Meet the electric polar explorer conquering Antarctica

17 Jan 2022

You probably have a good idea of what you'd expect to see should you brave a trip to Antarctica: not many people, 12 million or so penguins, and lots and lots of ice. But you'll now find something you might not expect: a new electric vehicle.

The latest Venturi Antarctica is the world’s first electric polar exploration vehicle, and went into service at Belgium’s Princess Elisabeth Antarctica station last month. Its arrival means that EVs really have conquered every continent on earth.

The Antarctica is a compact heavy duty polar explorer fitted with go-anywhere caterpillar tracks, and was developed by Monaco-based EV manufacturers Venturi. You might know the firm from its Formula E squad and range of cars and bikes that have challenged for electric land speed records.

The first-generation Antarctica launched in 2019, and was tested in British Columbia, Canada. The newest version of the machine was revealed in June last year, and has been extensively upgraded so that it can be pressed into service near the South Pole.

Measuring 3400cm long and 2180cm high, the Antarctica weighs 2.5 tons and can carry up to six people plus equipment. There's room for two up front, with an easily adaptable rear section that features folding seats.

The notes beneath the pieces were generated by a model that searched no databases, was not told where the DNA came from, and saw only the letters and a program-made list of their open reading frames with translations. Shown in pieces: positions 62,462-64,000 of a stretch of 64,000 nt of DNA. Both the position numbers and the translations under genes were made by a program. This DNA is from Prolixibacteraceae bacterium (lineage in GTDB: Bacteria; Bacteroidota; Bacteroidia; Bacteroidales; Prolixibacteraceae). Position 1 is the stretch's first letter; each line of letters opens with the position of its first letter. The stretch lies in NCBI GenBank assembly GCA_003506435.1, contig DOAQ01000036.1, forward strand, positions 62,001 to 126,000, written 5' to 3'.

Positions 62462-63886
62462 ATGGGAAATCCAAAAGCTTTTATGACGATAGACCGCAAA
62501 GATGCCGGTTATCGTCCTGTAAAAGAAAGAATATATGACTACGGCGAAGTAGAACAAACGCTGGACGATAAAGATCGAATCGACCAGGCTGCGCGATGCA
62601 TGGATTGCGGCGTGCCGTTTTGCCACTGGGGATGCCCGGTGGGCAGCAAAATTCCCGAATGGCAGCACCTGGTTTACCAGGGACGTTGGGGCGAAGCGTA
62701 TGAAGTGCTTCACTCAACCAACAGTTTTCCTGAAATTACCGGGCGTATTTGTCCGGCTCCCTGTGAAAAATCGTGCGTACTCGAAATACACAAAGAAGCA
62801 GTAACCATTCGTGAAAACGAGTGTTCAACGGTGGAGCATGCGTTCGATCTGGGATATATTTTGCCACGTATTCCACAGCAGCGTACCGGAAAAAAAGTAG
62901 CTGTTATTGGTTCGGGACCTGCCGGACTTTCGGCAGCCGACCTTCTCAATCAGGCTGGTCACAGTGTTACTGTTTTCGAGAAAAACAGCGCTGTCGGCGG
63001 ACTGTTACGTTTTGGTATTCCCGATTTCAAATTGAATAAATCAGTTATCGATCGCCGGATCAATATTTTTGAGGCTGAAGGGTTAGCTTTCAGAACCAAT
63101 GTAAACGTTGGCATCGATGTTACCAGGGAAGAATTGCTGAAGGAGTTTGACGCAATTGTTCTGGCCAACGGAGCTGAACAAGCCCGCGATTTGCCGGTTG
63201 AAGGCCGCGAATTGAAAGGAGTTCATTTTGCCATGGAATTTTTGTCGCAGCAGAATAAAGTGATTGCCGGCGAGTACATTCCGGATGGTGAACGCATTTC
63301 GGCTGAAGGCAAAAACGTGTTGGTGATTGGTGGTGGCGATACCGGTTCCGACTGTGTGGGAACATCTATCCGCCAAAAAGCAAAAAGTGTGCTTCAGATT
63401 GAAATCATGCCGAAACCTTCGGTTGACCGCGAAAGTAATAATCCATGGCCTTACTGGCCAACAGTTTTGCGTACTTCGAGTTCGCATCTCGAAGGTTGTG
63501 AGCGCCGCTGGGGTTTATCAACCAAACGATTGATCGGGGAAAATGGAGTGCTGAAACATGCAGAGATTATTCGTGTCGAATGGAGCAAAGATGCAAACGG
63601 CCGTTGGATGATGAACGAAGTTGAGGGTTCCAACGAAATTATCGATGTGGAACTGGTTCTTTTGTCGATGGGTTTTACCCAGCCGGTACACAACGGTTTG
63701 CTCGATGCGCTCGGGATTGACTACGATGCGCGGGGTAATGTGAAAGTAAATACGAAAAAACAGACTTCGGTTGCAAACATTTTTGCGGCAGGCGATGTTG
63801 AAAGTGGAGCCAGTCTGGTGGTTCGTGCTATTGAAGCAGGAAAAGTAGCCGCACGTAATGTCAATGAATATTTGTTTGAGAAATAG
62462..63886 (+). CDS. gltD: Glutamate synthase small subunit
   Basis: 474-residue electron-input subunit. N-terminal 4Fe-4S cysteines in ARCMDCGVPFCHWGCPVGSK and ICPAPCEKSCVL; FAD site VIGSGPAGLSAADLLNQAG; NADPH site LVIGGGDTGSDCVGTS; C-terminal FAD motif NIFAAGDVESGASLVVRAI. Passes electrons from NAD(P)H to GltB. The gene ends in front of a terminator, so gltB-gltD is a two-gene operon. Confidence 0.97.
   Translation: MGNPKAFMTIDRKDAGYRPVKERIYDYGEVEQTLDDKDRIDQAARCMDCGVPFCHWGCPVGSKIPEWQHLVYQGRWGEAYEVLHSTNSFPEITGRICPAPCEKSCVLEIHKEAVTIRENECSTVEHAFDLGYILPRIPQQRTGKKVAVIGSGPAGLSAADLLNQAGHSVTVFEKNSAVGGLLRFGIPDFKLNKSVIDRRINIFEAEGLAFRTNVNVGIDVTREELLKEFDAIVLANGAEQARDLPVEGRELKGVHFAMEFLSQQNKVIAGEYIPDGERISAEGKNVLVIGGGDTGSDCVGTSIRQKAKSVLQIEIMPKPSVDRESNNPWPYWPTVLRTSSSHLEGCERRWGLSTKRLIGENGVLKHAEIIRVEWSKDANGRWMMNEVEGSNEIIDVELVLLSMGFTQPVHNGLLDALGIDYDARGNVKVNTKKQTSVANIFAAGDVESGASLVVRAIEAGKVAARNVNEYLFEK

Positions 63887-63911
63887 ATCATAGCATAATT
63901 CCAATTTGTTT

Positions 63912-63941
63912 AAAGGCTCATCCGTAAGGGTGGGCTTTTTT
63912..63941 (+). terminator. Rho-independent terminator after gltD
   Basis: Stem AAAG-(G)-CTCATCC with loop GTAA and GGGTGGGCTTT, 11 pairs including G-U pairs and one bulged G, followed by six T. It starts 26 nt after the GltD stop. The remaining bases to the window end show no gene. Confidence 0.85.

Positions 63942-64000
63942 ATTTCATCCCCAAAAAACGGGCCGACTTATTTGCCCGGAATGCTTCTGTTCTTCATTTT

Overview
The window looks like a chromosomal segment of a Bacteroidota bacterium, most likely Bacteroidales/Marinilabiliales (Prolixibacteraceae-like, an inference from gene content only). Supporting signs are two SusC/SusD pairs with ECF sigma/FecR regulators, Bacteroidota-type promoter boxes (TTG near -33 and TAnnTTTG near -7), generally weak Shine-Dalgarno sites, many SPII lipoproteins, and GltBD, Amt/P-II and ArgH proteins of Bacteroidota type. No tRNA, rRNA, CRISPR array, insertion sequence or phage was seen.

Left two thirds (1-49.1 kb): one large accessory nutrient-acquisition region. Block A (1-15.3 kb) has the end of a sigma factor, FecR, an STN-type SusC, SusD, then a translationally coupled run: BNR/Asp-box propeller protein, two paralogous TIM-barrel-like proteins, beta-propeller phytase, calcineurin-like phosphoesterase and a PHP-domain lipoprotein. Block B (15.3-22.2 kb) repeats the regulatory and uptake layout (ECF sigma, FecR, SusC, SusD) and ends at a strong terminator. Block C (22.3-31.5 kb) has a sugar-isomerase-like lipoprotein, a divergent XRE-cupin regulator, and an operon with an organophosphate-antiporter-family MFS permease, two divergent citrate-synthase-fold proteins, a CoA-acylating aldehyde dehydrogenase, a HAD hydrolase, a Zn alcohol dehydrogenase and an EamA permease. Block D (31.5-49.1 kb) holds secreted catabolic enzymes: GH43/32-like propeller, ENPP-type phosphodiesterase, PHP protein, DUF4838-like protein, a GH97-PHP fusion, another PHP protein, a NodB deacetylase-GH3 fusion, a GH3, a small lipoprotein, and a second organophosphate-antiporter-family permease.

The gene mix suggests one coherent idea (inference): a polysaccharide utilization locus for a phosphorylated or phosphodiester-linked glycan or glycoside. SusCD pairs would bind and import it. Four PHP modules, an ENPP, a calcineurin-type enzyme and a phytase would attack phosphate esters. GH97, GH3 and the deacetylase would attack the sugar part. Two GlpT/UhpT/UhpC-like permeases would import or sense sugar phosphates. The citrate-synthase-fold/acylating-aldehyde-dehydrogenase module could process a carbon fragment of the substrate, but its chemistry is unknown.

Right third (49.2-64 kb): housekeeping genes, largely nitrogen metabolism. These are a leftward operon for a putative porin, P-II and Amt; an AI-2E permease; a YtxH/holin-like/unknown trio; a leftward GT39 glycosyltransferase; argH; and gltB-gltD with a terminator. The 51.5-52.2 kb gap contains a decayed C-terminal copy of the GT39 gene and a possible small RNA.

It is powered by a pair of 60kW motors, with power drawn from a 52.6kWh battery. That gives a range of 31 miles, although the machine can house a second battery for longer trips. Venturi says recharging takes between two and 18 hours, “depending on the context and the weather”. On that note, the machine can operate at temperatures up to -50C. Which is useful, because we hear Antarctica can be a bit fresh at times.

Venturi says the development of the Antarctica was inspired by HSH Prince Albert II of Monaco, after he visited Antarctica in 2009. The Prince wanted to develop a machine that could operate on the continent without affecting the ecosystem.

“Back then, there was no technology that allowed [a zero-emission vehicle] to operate on rough terrain at -50°C. This third version of the Antarctica is now optimal,” said Venturi president Gildo Pastor.

In its first week of operation in December, the Antarctica was used in several scientific missions, including maintenance work on a number of weather observation station and the Belgian atmospheric observation station located on a 2300-metre plateau.

The Princess Elisabeth Antarctica, located on  Utsteinen Nunatak in Queen Maud Land, opened in 2009 and is the only zero-emission base on the continent. It is run on solar and wind energy through its own smart grid, which features back-up generators It houses teams from the International Polar Foundation and Belgium.



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